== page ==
'Million Dollar Listing New York' stars tell us tales of NYC real estate
Catfights, ex-gay-porn stars, fierce rivalries, explosive confrontations, exorbitant lifestyles. You might think we're talking about the next season of "The Real Housewives."
Bravo is bringing its show about high-rolling brokers to the Big Apple with the premiere of "Million Dollar Listing New York" next Wednesday at 10 p.m. And though the show promises plenty of ostentatious property eye candy, the real draw is in the drama-filled lives of three brokers clawing their way to the top of NYC's cutthroat real estate game.
The series follows Prudential Douglas Elliman's Fredrik Eklund and Michael Lorber, as well as Nest Seekers' Ryan Serhant, as they try to beat each other to top-dollar contracts.
(A select few of you may be too embarrassed to admit recognizing Eklund from gay adult movies under the name Tag Eriksson. You may also know Serhant from his short stint playing Evan Walsh IV on "As the World Turns.")
amNewYork caught up with the three Bravo stars to get the skinny on the fat-cat world of real estate - and television.
On TV: "Million Dollar Listing New York" premieres next Wednesday at 10 p.m. on Bravo.
The Smooth Talker
We get a glimpse of your personal life at the beginning of the first episode, and you seem like a bit of a player! [Serhant tells a date: "I have very little time, so the drunker I get you the faster, the better it is for me and you and the end game."] Do you have to be a player in real estate, too? I am actually very busy with work and have very little time for a social life, but I'm working on more of a work/life balance. Real estate is an incredibly exciting career, and just like any job, it takes hard work and dedication to succeed. I conduct myself and my business with the highest level of morals, values and ethics and feel that good things will always happen to those who do the right thing. I think positively while working to achieve my goals, rather than speculate on issues that are negative and inconsequential.
Clients can be "interesting": You have one on the show who is looking for a home for himself and his pet wallaby. What are some of the craziest things you've seen? I love meeting eclectic clients in the city. I am the kind of person that is not shocked by anything, so I don't consider too many things crazy. I think we are all unique in our own ways, and I celebrate that about this city.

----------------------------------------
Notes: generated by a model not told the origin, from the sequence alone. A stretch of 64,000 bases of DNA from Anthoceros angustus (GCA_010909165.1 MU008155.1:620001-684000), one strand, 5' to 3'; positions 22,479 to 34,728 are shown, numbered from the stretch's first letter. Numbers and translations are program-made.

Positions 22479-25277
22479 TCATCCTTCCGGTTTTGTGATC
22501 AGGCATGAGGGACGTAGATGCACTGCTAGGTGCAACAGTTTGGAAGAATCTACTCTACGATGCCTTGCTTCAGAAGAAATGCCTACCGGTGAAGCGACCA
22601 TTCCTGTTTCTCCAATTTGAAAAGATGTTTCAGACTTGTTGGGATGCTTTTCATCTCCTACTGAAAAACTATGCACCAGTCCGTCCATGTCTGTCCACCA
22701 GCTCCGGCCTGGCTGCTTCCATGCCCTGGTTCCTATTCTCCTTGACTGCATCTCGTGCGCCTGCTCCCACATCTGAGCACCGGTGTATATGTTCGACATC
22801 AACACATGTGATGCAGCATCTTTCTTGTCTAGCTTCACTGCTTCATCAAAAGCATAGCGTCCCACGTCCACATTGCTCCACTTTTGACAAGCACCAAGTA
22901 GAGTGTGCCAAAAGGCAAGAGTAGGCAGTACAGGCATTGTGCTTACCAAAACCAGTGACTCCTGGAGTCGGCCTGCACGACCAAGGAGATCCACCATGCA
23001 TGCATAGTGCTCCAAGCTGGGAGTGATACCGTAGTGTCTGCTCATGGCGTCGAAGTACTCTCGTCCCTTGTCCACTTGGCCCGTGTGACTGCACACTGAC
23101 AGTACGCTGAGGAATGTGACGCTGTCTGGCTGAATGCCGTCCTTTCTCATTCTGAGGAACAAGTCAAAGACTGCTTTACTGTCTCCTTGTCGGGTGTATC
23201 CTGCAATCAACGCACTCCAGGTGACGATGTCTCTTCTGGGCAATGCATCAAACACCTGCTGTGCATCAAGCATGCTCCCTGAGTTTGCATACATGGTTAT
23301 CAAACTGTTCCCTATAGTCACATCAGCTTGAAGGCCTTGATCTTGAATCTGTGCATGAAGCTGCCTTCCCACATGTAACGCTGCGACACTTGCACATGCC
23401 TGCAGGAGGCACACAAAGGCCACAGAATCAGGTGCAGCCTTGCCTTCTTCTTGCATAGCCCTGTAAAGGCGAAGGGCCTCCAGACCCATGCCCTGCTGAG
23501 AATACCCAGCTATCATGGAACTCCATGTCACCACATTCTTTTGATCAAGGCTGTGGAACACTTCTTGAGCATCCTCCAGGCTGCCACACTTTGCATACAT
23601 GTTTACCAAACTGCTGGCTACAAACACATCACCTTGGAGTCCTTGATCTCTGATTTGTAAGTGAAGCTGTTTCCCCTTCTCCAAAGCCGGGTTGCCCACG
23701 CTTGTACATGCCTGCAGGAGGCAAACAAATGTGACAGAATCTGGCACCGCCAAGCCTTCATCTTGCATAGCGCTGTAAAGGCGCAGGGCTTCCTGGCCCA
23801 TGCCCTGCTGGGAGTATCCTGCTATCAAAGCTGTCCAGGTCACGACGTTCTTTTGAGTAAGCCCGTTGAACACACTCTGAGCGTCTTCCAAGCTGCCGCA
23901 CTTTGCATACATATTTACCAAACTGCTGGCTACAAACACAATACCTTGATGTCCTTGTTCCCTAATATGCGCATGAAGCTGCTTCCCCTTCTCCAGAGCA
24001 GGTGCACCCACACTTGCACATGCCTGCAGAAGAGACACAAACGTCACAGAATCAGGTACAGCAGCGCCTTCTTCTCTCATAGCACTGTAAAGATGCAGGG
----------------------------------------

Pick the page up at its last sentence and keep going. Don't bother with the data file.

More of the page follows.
You used to be an actor on "As the World Turns." Which is more dramatic: daytime TV or the NYC real estate world? That is a tough call. Soaps have murders, affairs, scandals, really over-the-top storylines; "Million Dollar Listing New York's" excitement comes from the exhilarating nature of the business. "Million Dollar Listing New York" is more entertaining than daytime TV because it is real, and our objective was to entertain and help you to escape for a while with a glimpse into our fun and fast-paced world.
It seems like you're the troublemaker, getting into squabbles with the other two brokers on the show. Do you have to fight - literally - to land the biggest deals in New York City? I wouldn't say "troublemaker" - just very competitive. I always protect my clients, my deals and my commissions; you have to in this city. Plus, who wants to watch something when everyone is in agreement? I didn't close all these deals and make every client of mine millions of dollars by drinking tea.
Ryan reveals to a potential client on the show that you once appeared in gay porn films. How did you react to that? I have never, ever - not once - tried to hide my past. In fact, I wrote a best-selling novel on the topic. It's a surprise to me if this is news to anyone by now. Once you hear me pitch or see me sell, you forget about all of that.
You claim to have closed $1 billion worth of real estate deals in a year. What does it take to perform like that? The unglamorous answer is: You have to work harder than anyone else _- first into the office and last out. I also own my brokerage in Sweden, which just closed $600 million in sales since 2009. So if you add all of that up, it's closer to $2 billion - but who's counting?
Although you come from a real estate family [his father is Howard Lorber, chairman of Prudential Douglas Elliman], you're the new kid on the block in the NYC real estate business. Did you feel like you were at a disadvantage because the others were a bit more seasoned? I've been obsessed with real estate since I was a little kid. Most kids read the sports section on Sundays, but I fought my father for the real estate section. There are definitely disadvantages to working for my father, but the advantages always outweigh them. It's always hard being the boss' son - my dad can't take my side, and he would fire me on the spot if deserved.
Is the NYC real estate world as cutthroat as the show makes it out to be? Please remember that this is TV, but I would imagine New Yorkers are aware of how this business works. If we filmed the four-plus-hour closings we sometimes have to work through, no one would watch! I don't think we are any different from someone trying to get a part in a movie, a trade done on Wall Street, or a journalist trying to get the story first.
Is there anything you would have done differently if you could do the first season of the show over? Besides losing another 10 pounds and growing another 10 inches? I would love to explore the areas outside of Manhattan for the show. New York City is more than just Manhattan; I would love to have filmed in Brooklyn, Staten Island, Queens, the Bronx, New Jersey and Long Island. These markets are very important to NYC - not to mention having some of the best views of Manhattan.